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Comment: South Oxhey Initiative must not descend into farce
There have been mixed messages emanating from Three Rivers District Council since the second housing association in a year pulled out of its ambitious South Oxhey Initiative.
After Catalyst Housing bailed out of the regeneration project last month the leader of the council, Ann Shaw, initially played down the set back describing it as “an irritation”.
Days after her comments, the council announced it would be reviewing the scheme, which suggested Catalyst’s withdrawal was cause to re-examine the entire basis of the initiative.
But at the same time as this review, Three Rivers said it would be pressing ahead with the project and applying for outline planning permission in early 2014. So one was left asking what, if anything, this review was supposed to achieve?
In a press release, Three Rivers’ head of major projects, Alan Head, said the review “will provide residents, tenants and users of the facilities in the central precinct area, greater certainty of the development timescale and clarity on the actual impact the proposals will have on them.”
At which point the review started to sound more like an exercise in publicising the details of a project that is still progressing than a root and branch examination of whether it is viable.
The only thing that was clear from these pronouncements is that the initiative is foundering.
The council currently finds itself in the politically awkward situation of struggling to make headway on a scheme which was rejected by the people it is suppose to help.
When Three Rivers decided to improve the centre of the South Oxhey estate it presented three options for consultation: Do nothing, refurbish the area or knock it down and regenerate it from scratch. The majority of residents and business owners voted for the refurbishment option only to be told the exercise was only a consultation, not a plebiscite.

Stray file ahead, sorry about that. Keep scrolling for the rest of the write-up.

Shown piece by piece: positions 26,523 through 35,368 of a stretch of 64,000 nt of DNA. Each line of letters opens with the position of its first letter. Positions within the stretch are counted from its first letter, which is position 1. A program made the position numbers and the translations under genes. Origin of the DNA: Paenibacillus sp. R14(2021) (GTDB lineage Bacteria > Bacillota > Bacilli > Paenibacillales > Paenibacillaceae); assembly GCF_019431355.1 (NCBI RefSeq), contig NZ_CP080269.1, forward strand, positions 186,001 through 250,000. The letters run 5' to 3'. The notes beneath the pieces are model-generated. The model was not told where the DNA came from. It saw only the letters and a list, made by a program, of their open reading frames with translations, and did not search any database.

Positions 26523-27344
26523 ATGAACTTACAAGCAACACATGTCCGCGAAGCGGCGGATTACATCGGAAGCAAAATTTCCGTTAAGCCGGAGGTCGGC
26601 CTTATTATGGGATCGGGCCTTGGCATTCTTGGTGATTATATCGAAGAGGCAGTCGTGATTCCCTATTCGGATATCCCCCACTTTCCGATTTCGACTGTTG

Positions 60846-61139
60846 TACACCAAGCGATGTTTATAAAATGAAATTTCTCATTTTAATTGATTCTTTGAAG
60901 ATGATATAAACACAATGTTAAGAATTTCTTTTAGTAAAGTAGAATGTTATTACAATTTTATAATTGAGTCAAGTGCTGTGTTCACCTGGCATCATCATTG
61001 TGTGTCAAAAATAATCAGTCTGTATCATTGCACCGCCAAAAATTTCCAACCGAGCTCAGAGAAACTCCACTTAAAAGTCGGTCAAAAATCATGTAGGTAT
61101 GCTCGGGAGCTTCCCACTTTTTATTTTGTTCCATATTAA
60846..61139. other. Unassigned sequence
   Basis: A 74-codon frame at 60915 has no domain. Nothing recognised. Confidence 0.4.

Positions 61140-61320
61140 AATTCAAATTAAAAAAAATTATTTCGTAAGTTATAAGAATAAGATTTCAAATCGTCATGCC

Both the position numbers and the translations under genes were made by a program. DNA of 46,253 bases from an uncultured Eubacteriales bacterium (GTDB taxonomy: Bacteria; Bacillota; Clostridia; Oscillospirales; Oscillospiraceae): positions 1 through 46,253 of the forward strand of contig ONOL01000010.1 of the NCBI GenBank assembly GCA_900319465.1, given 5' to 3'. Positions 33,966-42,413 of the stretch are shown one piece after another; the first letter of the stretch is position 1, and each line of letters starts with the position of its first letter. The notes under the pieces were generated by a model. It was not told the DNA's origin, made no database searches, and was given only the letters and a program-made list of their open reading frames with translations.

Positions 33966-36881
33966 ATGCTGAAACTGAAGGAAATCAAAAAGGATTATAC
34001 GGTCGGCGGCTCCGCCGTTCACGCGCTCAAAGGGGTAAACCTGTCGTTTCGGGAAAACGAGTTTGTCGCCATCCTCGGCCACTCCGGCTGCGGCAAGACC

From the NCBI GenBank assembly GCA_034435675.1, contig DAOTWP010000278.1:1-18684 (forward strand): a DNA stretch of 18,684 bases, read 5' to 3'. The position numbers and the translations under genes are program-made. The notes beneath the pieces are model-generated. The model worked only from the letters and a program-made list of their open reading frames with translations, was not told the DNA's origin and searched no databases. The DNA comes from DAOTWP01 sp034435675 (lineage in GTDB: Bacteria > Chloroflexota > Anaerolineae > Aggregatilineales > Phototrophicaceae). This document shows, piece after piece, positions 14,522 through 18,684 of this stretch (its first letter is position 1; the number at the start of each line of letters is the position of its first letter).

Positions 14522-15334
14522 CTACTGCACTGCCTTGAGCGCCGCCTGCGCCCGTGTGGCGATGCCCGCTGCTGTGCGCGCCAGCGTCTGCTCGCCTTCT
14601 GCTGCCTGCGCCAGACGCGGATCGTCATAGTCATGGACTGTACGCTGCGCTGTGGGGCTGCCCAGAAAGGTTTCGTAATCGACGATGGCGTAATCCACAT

Councillor Shaw said the council would be opting for redevelopment as refurbishment was not a “financially sound” option. The current plan is for around 100 homes to be torn down and replaced with 450 new ones and a new supermarket.
On top of the setbacks hampering the project, the ruling Liberal Democrats are also facing an emerging threat on its political flank.
Last week, opposition councillors started to link the stumbling South Oxhey Initiative with the fiasco over William Penn, which saw the leisure centre’s redevelopment beset with long delays and deep overspends. The sensitivity at Three Rivers House over that debacle can be gauged by the fact the Information Commissioner this week ruled the council was wrong to refuse Freedom of Information requests from the Conservative opposition leader, Ralph Sangster, for documents relating to the project.
If another large project is botched on the Liberal Democrats’ watch it will present a gift to their opponents who will be able use it to raise questions about the administration’s competence.
Yet the stakes are much higher with the South Oxhey Initiative than they were with William Penn. The drawn-out closure of the leisure centre was an inconvenience for residents. But while the initiative remains stalled, hundreds of families in South Oxhey are effectively incarcerated in the estate. Any attempt to move has been made near impossible as their homes are blighted by being earmarked for demolition.
The William Penn redevelopment turned into a farce. But if the South Oxhey Initiative were to suffer a similar fate, it will be a tragedy.
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